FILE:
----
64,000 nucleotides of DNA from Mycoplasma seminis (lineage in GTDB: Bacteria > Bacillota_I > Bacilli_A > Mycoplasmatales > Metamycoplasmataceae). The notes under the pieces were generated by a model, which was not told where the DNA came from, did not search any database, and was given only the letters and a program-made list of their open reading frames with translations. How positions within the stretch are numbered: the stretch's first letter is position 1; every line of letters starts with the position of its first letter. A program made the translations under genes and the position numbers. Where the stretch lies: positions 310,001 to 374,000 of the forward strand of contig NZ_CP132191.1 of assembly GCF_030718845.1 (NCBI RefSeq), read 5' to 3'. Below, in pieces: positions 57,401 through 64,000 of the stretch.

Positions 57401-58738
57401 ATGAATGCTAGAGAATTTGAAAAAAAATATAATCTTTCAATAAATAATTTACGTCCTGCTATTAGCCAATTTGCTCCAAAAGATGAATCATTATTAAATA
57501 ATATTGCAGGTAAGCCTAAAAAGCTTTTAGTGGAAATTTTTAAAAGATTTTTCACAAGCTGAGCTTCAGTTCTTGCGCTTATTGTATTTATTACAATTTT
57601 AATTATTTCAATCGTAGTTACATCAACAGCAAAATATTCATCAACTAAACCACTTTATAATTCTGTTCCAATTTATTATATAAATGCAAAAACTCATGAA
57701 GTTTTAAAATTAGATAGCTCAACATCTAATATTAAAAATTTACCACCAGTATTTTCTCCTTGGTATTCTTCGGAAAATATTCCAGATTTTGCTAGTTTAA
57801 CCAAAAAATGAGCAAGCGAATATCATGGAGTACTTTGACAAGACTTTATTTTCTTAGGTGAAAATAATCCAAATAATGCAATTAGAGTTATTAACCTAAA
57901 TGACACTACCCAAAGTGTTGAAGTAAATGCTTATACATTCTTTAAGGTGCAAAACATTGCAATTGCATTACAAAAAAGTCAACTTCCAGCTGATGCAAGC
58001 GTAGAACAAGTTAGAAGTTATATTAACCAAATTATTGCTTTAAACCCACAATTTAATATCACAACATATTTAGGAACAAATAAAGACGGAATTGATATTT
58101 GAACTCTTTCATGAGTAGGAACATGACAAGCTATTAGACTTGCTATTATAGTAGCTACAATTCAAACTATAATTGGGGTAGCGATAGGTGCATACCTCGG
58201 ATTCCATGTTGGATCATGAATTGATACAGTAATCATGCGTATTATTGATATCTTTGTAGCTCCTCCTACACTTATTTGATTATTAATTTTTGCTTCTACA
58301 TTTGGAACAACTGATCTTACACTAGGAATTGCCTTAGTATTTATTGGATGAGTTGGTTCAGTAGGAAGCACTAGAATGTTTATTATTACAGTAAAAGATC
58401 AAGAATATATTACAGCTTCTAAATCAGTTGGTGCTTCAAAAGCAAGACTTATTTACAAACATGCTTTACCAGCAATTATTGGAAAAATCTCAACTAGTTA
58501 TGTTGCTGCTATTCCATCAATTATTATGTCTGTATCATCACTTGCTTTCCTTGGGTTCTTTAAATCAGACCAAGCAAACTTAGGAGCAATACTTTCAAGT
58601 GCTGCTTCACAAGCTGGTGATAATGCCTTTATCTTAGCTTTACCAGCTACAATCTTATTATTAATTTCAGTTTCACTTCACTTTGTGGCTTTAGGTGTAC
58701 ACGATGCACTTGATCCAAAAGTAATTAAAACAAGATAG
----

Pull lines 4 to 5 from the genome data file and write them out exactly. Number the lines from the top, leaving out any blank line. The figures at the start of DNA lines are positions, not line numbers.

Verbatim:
57501 ATATTGCAGGTAAGCCTAAAAAGCTTTTAGTGGAAATTTTTAAAAGATTTTTCACAAGCTGAGCTTCAGTTCTTGCGCTTATTGTATTTATTACAATTTT
57601 AATTATTTCAATCGTAGTTACATCAACAGCAAAATATTCATCAACTAAACCACTTTATAATTCTGTTCCAATTTATTATATAAATGCAAAAACTCATGAA